In the past week, a group of hackers, dubbed the “Capsule Crew,” exploited the same weaknesses that were exploited by the “Amazon Exploitations Team” (AET) in November.
The exploits they used to do so were widely publicized in the hacker community and exploited multiple vulnerabilities on a variety of popular devices, including a MacBook Pro.
In addition to exploiting the vulnerabilities on popular products, the exploits also exploited an old vulnerability in Amazon Web Services (AWS) which allows for remote code execution.
The attacks also used a vulnerability in the Java sandbox to execute arbitrary code, as described in a previous post.
The Amazon Exploit Team (Aet) has not yet publicly acknowledged the vulnerabilities, and it is unclear how long they have been under active attack.
However, the vulnerability was reported last week, suggesting that the group was still in active development.
The AET exploited two vulnerabilities on the “amazon” website, which allowed the attacker to bypass Amazon’s security measures and obtain access to the account.
In both instances, the exploit attempts were successful.
The first exploit attempted to perform a man-in-the-middle attack, by exploiting a vulnerability known as “insecure_connect_check” in the AWS REST API.
The second exploit attempted a more sophisticated version of the same vulnerability, allowing the attacker a more detailed and efficient method of exploiting the flaw.
The exploit attempts appear to be connected to a similar attack against the “Google Chrome” website in December.
The attackers were able to take over the website by using the same methods they used against the Amazon Explorations Team website.
The results of these attacks have not yet been released, but the attackers are believed to have compromised a number of sites on the internet, including YouTube, Twitter, Dropbox, LinkedIn, and Facebook.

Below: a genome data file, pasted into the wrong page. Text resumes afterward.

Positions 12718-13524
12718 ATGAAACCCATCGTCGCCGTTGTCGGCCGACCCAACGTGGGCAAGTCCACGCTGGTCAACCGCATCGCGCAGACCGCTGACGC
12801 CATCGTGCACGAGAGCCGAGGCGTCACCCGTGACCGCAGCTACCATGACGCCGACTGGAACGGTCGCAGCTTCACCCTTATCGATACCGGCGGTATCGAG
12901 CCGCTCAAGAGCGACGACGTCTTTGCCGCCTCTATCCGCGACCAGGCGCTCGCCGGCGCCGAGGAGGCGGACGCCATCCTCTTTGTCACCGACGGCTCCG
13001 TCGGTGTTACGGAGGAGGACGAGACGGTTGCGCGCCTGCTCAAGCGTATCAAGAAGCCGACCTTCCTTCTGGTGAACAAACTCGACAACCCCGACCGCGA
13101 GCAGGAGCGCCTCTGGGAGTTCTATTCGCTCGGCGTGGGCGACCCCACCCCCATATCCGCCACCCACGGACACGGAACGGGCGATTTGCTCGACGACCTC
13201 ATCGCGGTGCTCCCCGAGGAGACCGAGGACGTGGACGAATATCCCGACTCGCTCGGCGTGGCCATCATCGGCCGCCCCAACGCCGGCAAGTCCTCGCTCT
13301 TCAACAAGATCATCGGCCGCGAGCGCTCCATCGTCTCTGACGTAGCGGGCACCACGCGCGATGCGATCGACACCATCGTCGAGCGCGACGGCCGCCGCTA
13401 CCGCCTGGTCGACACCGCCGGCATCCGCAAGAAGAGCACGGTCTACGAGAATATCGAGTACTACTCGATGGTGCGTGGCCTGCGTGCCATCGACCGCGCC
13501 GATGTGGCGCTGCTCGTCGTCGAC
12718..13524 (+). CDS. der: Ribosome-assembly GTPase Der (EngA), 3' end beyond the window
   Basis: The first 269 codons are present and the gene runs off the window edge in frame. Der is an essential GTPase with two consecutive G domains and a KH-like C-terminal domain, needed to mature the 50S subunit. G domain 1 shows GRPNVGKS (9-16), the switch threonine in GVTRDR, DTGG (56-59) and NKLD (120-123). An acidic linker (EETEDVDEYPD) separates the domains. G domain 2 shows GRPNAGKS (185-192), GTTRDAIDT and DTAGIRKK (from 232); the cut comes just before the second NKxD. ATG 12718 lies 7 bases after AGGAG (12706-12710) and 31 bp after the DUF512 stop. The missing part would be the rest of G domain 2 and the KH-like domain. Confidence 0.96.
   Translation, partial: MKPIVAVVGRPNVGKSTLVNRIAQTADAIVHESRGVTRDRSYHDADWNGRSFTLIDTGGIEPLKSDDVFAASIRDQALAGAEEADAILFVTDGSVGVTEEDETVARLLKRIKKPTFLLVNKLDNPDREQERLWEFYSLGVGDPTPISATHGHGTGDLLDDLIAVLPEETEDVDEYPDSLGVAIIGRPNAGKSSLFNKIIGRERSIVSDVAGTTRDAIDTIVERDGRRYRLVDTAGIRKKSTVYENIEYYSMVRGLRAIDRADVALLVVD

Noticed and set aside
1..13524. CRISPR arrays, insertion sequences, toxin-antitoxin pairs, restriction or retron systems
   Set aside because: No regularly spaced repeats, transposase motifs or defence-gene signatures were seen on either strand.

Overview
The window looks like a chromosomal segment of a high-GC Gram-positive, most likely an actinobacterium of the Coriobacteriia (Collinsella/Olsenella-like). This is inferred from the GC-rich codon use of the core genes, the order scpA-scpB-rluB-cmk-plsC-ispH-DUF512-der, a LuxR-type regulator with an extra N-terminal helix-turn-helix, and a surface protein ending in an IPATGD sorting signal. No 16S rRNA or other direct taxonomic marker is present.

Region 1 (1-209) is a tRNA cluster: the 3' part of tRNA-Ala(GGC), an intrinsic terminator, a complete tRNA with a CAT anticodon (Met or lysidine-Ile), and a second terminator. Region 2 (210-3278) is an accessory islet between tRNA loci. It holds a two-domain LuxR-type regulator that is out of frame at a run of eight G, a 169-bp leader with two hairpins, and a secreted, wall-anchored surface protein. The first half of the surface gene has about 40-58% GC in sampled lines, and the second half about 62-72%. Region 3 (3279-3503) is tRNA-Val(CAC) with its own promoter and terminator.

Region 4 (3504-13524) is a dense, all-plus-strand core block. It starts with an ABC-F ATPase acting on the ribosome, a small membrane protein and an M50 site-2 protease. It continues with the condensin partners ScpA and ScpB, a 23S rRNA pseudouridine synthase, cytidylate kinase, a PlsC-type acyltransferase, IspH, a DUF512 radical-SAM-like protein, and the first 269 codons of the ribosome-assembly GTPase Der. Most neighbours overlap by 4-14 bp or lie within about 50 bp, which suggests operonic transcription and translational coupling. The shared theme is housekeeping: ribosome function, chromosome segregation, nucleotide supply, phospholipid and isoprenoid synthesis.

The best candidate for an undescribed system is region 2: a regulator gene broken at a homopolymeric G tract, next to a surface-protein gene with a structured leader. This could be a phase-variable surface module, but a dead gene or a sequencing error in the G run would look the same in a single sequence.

The group also used the same technique to exploit “amazon.com” vulnerabilities, which allow for remote data corruption.
A large number of other vulnerable websites were also used in the attacks, which are known to be vulnerable to similar attacks.
The attack on YouTube and Google’s Chrome website were carried out in December, and both were used by the group.
The “Capping” attack was launched in February and targeted several popular websites, including Netflix, Spotify, eBay, and Amazon.com.
The Exploiting of Amazon’s REST API exploit exploits the same vulnerabilities that were used in November’s attack on Amazon.
The researchers behind the exploit also used this exploit to gain control of a website that was used to sell Amazon Echo devices, as well as the “Fire TV Stick” and “FireTV Stick Pro” televisions, which were both released in March.
The remote code is not specific to these devices, but they are all widely used in IoT devices, which means they can be easily exploited for remote file or memory corruption.
The vulnerability was disclosed on February 13, with the group releasing a patch on May 10.
The attack exploits two of the two weaknesses in the Amazon REST API that were reported last year.
The third exploit also uses a cross-site request forgery vulnerability.
Both of these exploits were reported to Amazon earlier this month, and the group said it is working to identify more of the vulnerable websites and take them offline.
While it’s unclear if the attack will be successful, the group says they are continuing to work to improve their attacks.
We are currently working on mitigating the vulnerability.
We have an ongoing team focused on mitigating these issues and are committed to continuing to improve.
We will update you as soon as we can.